Now about the long-term slight warping that would be due to a soft case, I haven’t met any evidence (as yet) that this is indeed an issue. What “reports” are you talking about? Do you have some links? I’m extremely interested.

I have read a number posts here (sorry, can’t find them now :o ) where forum members and industry experts have stated that read error accumalations over time may be caused by disc warpage instead of only dye deterioration. Particularly, paper labels used on DVDRs may cause future readability problems strictly from a slight disc warpage – the label may shrink with time and that uneven pull on the top of the disc may cause a concave (from top) or convex (from bottom) type of warpage. By extention, I pondered the possibility of a disc warping from a soft, flexable storage case.

“Archiving DVD’s” may well turn out to be a conflict in terms. We have no evidence to support the notion that recordable optical discs are suitable for archival purposes.

Agreed. :iagree: That’s why many of us use the best media possible so there may still be good data remaining in a few years from now when a better archival medium becomes available. What is frightning, though, are reports of excellent burns on quality media suffering significant deterioation after several months. I would hate to find my archives ruined after a year or so because the case warped the disc, although with proper storage in a good case this seems unlikely to occur.

Does anyone know of an e-merchant who sells a quality, standard thickness DVD case with a low-tension hub retainer and no disc rim support land? Checking out places like Supermediastore, Rima, etc., they all seem to have varying manufacturers, case designs and overal build quality from one batch to the next; it is a “crap shoot” of whether you recieve a good case or not. :rolleyes:


#10

I use the standard DVD cases from Rima, both single and 2-disc types. They are the type you seek, the disc release is very soft. There’s a small ledge at the outer part of the disc that helps support it, but it does not contact the burned part of the disc. They also sell a “cheapo” type case which I have not tried.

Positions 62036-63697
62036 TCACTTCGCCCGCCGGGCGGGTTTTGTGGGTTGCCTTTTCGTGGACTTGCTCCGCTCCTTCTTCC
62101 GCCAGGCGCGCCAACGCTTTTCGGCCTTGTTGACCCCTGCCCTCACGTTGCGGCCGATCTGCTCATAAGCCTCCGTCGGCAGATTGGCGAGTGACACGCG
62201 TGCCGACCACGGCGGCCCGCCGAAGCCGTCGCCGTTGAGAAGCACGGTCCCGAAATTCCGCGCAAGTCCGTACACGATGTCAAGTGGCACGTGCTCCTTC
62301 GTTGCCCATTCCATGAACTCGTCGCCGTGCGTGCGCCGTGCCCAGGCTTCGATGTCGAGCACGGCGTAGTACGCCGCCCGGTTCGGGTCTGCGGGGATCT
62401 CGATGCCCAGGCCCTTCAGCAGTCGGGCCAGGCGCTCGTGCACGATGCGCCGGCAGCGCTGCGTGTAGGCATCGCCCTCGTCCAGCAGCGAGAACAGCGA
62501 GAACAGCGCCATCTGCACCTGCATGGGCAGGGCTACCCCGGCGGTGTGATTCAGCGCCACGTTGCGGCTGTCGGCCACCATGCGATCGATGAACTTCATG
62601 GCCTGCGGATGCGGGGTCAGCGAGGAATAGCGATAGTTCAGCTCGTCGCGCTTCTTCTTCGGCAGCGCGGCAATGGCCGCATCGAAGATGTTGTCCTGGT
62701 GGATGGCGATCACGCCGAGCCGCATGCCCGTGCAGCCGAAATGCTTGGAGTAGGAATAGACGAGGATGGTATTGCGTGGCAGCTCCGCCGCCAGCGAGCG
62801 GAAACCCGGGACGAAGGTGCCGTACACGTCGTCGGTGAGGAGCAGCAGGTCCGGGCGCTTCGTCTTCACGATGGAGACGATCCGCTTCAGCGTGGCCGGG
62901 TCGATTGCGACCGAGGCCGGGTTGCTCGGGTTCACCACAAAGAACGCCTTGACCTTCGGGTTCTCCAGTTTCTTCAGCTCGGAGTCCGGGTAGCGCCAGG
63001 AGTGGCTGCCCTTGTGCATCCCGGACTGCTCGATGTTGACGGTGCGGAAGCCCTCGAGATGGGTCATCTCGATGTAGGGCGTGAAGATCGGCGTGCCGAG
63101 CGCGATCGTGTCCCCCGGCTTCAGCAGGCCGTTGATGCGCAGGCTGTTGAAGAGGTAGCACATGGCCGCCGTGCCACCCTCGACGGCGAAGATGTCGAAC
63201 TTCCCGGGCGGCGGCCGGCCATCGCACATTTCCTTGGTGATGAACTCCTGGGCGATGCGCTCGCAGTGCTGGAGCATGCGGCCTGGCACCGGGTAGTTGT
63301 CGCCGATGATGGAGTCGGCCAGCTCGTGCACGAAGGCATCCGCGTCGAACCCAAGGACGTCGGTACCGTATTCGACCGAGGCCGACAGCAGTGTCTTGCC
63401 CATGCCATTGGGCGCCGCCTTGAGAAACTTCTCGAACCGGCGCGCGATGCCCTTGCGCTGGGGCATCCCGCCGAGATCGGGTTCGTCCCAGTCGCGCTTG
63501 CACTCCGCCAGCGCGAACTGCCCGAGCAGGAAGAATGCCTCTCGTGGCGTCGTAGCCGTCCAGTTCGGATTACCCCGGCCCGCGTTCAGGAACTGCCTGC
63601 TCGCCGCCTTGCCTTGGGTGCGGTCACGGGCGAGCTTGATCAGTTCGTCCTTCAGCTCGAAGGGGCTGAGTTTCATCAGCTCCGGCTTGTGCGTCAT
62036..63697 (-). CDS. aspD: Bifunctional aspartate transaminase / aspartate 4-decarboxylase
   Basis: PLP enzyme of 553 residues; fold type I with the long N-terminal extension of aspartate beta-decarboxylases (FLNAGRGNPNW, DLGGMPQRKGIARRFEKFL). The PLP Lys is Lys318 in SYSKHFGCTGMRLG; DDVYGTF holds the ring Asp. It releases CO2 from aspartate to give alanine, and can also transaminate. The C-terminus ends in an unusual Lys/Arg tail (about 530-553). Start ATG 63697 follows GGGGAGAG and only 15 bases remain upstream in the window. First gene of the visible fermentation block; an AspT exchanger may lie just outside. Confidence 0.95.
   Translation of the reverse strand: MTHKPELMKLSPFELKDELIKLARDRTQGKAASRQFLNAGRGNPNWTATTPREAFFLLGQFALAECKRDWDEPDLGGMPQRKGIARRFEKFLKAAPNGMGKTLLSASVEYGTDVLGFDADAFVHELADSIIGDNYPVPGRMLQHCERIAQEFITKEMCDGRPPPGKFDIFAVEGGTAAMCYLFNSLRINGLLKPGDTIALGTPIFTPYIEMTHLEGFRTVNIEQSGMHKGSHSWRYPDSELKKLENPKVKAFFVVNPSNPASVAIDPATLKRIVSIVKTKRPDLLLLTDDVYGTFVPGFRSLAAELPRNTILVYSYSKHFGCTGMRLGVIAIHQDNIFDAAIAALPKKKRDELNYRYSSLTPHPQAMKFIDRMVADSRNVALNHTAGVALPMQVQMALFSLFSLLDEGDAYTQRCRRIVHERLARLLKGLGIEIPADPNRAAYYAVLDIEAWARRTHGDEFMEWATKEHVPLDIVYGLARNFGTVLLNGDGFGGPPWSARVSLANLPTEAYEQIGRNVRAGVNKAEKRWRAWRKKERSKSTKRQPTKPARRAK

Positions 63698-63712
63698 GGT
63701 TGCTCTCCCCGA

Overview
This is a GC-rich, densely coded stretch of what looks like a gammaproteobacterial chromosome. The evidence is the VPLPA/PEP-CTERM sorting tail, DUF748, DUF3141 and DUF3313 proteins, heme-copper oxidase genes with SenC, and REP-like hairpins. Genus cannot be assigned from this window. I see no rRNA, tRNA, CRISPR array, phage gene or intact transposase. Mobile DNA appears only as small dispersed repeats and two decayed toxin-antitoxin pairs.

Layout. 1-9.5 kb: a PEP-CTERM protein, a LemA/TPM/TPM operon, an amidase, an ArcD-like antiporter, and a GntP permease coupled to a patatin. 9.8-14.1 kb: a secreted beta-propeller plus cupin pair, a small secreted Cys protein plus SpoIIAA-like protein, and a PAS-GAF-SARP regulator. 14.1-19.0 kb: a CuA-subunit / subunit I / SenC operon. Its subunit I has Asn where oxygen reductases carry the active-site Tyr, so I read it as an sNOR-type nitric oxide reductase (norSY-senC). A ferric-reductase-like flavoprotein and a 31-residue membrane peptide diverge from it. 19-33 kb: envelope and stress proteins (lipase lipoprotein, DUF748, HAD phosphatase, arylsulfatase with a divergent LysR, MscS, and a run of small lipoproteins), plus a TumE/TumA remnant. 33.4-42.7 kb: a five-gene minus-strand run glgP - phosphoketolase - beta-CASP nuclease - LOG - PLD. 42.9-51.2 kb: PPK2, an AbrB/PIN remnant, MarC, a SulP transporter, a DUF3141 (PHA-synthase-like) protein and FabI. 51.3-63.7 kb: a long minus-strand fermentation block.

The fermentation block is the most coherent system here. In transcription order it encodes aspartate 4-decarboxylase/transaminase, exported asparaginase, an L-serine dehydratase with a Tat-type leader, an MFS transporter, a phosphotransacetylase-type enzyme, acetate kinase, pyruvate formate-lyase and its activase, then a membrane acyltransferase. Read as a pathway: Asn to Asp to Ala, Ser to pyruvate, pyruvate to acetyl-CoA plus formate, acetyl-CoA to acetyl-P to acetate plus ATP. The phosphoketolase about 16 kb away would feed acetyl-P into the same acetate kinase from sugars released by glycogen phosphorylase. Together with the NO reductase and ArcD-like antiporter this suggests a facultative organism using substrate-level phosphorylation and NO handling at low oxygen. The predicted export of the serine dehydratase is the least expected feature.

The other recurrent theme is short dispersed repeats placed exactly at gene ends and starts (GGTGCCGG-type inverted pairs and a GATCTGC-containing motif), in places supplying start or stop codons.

#11

I use the standard DVD cases from Rima, both single and 2-disc types. They are the type you seek, the disc release is very soft. There’s a small ledge at the outer part of the disc that helps support it, but it does not contact the burned part of the disc.
Thanks. :slight_smile:

Are they always the same type each time you order? Do they ever have discounted shipping? (Case of 100 = $20 USD; UPS ground shipping = $11.28 ! )


#12

For most discs I use slimline jewel cases. For anything important I use Amaray branded DVD cases which seem to be the favoured cases of the DVD movie industry. These will hold the disc frimly but apply very little pressure to the hub - and most importantly they keep the surface of the DVD well away from contact with any material except thin air.


#13

This I know about. Mostly correct, even if the explanation from Memorex is different.http://club.cdfreaks.com/showpost.php?p=1306499&postcount=17

By extention, I pondered the possibility of a disc warping from a soft, flexable storage case.
OK, so no actual reports of warping from the cases, then? :wink: You naughty, naughty alarmist! :bigsmile:


#14

Well if you buy some normal dvd size cases, make sure they are good quality. I bought some about 6 months ago which seemed like the clear plastic was made out of cling film :P. anyway if your going for space, and a good way to archive, i would suggest the slim dvd cases. It makes it easy to put in the inlay, and saves space.


#15

disk warpage?

maybe that’s what caused all my memorex and G05’s and princos to be so bad!

Hmmmmmmmm, naw they were shiet to begin with


#16

For anything important I use Amaray branded DVD cases which seem to be the favoured cases of the DVD movie industry.
Where can these be purchased?

OK, so no actual reports of warping from the cases, then? :wink:

None that I’m aware of so far regarding standard DVD cases.

You naughty, naughty alarmist!

I have spent my life troubleshooting electro-mechanical equipment, spotting possible problems before they get out of hand, and engineering improvements to minor design flaws to help reduce service calls. I guess that mentality qualifies me as a true alarmist. :eek: :iagree: :slight_smile:


#17

Amaray all the way for me. I have tried cheaper DVD cases and they are just not worth it. Jewel cases are fine for CDs but not for DVDs - I wouldn’t even put a Ritek in one :Z


#18

I hope you didn’t take offence, it was only kidding. :slight_smile: - and I understand your concern! “Spotting possible problems before they go out of hand”, whenever possible, is certainly the way to go. :iagree: (according one has the necessary time of course…)


#19

Why, actually?


#20

What do you think about these?